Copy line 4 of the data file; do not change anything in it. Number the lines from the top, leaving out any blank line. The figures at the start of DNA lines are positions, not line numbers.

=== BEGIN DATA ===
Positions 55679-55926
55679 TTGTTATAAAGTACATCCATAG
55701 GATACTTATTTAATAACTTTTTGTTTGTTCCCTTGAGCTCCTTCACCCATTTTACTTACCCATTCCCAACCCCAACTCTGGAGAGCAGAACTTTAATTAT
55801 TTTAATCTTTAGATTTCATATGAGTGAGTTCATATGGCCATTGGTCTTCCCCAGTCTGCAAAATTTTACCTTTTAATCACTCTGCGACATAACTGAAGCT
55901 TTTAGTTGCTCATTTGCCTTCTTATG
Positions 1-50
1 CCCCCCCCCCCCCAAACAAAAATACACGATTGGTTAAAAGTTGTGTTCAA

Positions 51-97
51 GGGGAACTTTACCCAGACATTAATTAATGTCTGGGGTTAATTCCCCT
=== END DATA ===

55801 TTTAATCTTTAGATTTCATATGAGTGAGTTCATATGGCCATTGGTCTTCCCCAGTCTGCAAAATTTTACCTTTTAATCACTCTGCGACATAACTGAAGCT